Sometimes Hirschfeld would go out-of-town to get a head start on his New York Times deadline; when he did, he would write the name of the city next to his signature. So, we know he went to Boston to see I CAN GET IT FOR YOU WHOLESALE, where he caricatured only three cast members: Elliott Gould, the leading man; top-billed Lillian Roth and then – no, not Jack Kruschen, Harold Lang, Ken LeRoy or Marilyn Cooper, all who were billed in that order, but Barbra Streisand.
He knew a star when he saw one.
Hirschfeld displayed that he didn’t just have an eye for art, but also for artists four years later in his return to Boston to catch CABARET’s break-in. He positioned stars Jill Haworth and Bert Convy over featured players Jack Gilford and Lotte Lenya, as you’d expect, but whom did he place above them all? Joel Grey, who nabbed the best reviews of all in the role that would get him the first of many awards.
One of Hirschfeld’s wittiest ideas came mid-year in 1972. He drew Tevye and Golde in a footrace, pulling ahead of Clarence and Lavinia Day who were followed by Jeeter Lester. What an imaginative way to say that FIDDLER ON THE ROOF was becoming Broadway’s long-run champion, passing LIFE WITH FATHER, which had previously eclipsed TOBACCO ROAD.
Hirschfeld signed every drawing with his surname in ten thin, extended letters. However, for SUNDAY IN THE PARK WITH GEORGE, he instead drew his name with a multitude of dots.
You get the point(ilism).
More often than not, Hirschfeld put a number next to his name. Those who knew what it meant immediately started scouring the drawings to see if they could find that many – shall we all say it in unison? – Ninas.
Good thing that in 1946 Al and Dolly Hirschfeld didn’t name their newborn daughter Gertrude. Those letters would be hard to place in a drawing, and we would have never had the fun of finding Nina’s name embedded in feathers, folds, fringes and beyond. “Nina,” with nine vertical lines and one horizontal one, was ideal for such artistic shenanigans.
So, there’s one in the hair of Armelia McQueen in AIN’T MISBEHAVIN’, a few in the wrinkles of Debra Monk’s sleeve in ASSASSINS and many on the edge of Liliane Montevecchi’s tutu in GRAND HOTEL. As Douglas Bernstein and Denis Markell said in their witty song “Ninas,” Hirschfeld could have put them “on the foot of Edith Head and on the head of Horton Foote.”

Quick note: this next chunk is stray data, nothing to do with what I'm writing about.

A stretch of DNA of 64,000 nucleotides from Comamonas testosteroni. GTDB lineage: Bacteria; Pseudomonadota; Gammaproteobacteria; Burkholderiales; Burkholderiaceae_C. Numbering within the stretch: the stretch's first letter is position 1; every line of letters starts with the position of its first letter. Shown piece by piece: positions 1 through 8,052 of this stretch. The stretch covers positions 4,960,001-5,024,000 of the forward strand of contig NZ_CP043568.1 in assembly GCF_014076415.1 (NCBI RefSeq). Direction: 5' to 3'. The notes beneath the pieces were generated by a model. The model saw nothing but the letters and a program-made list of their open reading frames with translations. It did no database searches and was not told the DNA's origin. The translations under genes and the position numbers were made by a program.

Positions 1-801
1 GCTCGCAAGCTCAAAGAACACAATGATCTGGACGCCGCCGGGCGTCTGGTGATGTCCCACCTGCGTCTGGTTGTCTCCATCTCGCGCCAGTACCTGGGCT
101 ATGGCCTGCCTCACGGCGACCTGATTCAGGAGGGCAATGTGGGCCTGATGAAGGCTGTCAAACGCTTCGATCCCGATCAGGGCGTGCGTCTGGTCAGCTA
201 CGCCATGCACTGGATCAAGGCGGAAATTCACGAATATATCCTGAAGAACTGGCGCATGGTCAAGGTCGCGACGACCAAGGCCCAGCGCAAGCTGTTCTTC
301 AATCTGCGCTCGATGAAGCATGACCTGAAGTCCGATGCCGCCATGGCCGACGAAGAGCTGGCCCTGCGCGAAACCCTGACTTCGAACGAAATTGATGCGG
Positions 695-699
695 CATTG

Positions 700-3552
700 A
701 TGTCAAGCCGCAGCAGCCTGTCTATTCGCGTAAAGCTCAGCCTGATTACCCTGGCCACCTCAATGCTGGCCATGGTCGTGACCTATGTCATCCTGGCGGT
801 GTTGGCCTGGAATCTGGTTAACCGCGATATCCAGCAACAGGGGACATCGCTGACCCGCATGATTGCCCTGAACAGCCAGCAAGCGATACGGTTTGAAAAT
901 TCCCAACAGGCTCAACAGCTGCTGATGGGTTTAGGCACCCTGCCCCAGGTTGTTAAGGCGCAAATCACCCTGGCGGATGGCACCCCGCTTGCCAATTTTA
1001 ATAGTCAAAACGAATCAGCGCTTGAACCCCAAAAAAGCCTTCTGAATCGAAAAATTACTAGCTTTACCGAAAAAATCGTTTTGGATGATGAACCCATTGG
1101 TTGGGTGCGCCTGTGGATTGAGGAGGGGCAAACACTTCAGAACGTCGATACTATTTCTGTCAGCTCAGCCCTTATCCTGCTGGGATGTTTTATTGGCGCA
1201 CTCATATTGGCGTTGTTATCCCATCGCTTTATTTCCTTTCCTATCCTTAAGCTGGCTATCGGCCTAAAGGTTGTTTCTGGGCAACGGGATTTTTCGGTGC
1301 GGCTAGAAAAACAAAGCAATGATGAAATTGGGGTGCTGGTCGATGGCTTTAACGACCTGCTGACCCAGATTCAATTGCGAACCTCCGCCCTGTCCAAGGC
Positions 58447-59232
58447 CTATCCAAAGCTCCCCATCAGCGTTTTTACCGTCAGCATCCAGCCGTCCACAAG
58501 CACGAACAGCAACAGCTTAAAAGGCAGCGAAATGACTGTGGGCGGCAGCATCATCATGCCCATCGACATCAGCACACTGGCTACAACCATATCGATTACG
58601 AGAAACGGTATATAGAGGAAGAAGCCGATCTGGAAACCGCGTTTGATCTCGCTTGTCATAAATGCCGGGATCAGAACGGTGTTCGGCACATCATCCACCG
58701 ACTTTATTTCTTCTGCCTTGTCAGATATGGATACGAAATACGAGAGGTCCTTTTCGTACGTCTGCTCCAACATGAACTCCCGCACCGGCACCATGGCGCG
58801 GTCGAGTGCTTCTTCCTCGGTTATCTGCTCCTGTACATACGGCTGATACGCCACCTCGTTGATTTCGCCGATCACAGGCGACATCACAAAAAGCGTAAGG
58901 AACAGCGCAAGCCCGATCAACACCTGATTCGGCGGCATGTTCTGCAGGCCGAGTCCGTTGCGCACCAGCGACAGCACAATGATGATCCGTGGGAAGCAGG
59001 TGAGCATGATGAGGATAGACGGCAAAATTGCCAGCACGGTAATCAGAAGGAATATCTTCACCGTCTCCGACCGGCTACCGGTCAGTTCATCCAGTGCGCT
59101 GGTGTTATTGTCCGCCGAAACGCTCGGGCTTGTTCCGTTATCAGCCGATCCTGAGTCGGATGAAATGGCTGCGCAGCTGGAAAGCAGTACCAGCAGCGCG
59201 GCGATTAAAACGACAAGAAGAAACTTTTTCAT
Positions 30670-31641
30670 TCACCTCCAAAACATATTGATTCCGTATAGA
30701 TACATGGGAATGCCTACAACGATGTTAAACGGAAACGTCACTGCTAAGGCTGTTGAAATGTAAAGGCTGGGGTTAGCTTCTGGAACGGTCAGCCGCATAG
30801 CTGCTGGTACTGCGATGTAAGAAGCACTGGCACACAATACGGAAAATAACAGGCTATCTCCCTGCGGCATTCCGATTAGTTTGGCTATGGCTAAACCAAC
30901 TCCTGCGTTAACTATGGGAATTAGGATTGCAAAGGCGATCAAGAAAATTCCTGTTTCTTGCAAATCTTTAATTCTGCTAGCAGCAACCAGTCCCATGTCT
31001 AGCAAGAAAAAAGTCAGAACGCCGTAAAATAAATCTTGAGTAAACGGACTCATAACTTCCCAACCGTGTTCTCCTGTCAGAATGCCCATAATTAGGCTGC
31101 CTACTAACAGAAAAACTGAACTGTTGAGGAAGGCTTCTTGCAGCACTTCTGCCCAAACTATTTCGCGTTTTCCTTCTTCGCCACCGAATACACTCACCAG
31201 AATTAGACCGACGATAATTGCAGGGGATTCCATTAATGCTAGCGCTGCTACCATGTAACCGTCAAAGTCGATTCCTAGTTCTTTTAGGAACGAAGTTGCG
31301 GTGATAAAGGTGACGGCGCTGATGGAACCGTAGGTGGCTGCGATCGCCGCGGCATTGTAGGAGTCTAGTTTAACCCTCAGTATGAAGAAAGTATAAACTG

In this book, HAIRSPRAY boasts the most Ninas: eight. Locating them all will be a nice challenge after you’ve had no problem spotting the ones in SWEET SMELL OF SUCCESS and on James Naughton in CHICAGO.
As Lee Remick sang in ANYONE CAN WHISTLE, “Easy.”
After I saw her in the drawing with Lansbury and Harry Guardino in that musical, I played the cast album. That turned out to be one of the best by-products of THE AMERICAN THEATRE AS SEEN BY HIRSCHFELD 1962-2002. It spurred me to revisit those great performances and songs we can all still savor on recordings.
Hirschfeld’s drawing of Lee Roy Reams in 42ND STREET inspired me to return to “Dames,” which I had put on “Repeat” for weeks after the CD release. Ralph Carter’s sharing some good times with Virginia Capers in RAISIN motivated me to hear him again sing “Sidewalk Tree.” Cyril Ritchard, four times the size of Anthony Newley – a comment on their characters in THE ROAR OF THE GREASEPAINT—THE SMELL OF THE CROWD – sent me to “Sweet Beginning,” one of the most beautiful final numbers in any musical. The broad smile on the face of Imogene Coca – she’s the one who put up the stickers “Repent for the time is at hand” – led me to ON THE 20TH CENTURY, which starts with one of the most exciting overtures ever.
Yes, a picture is worth a thousand words, but Hirschfeld’s caricatures and cast albums will result in your saying thousands more.
Peter Filichia can be heard most weeks of the year on www.broadwayradio.com. His new book – THE BOOK OF BROADWAY MUSICAL DEBATES, DISPUTES, AND DISAGREEMENTS – is now available on Amazon.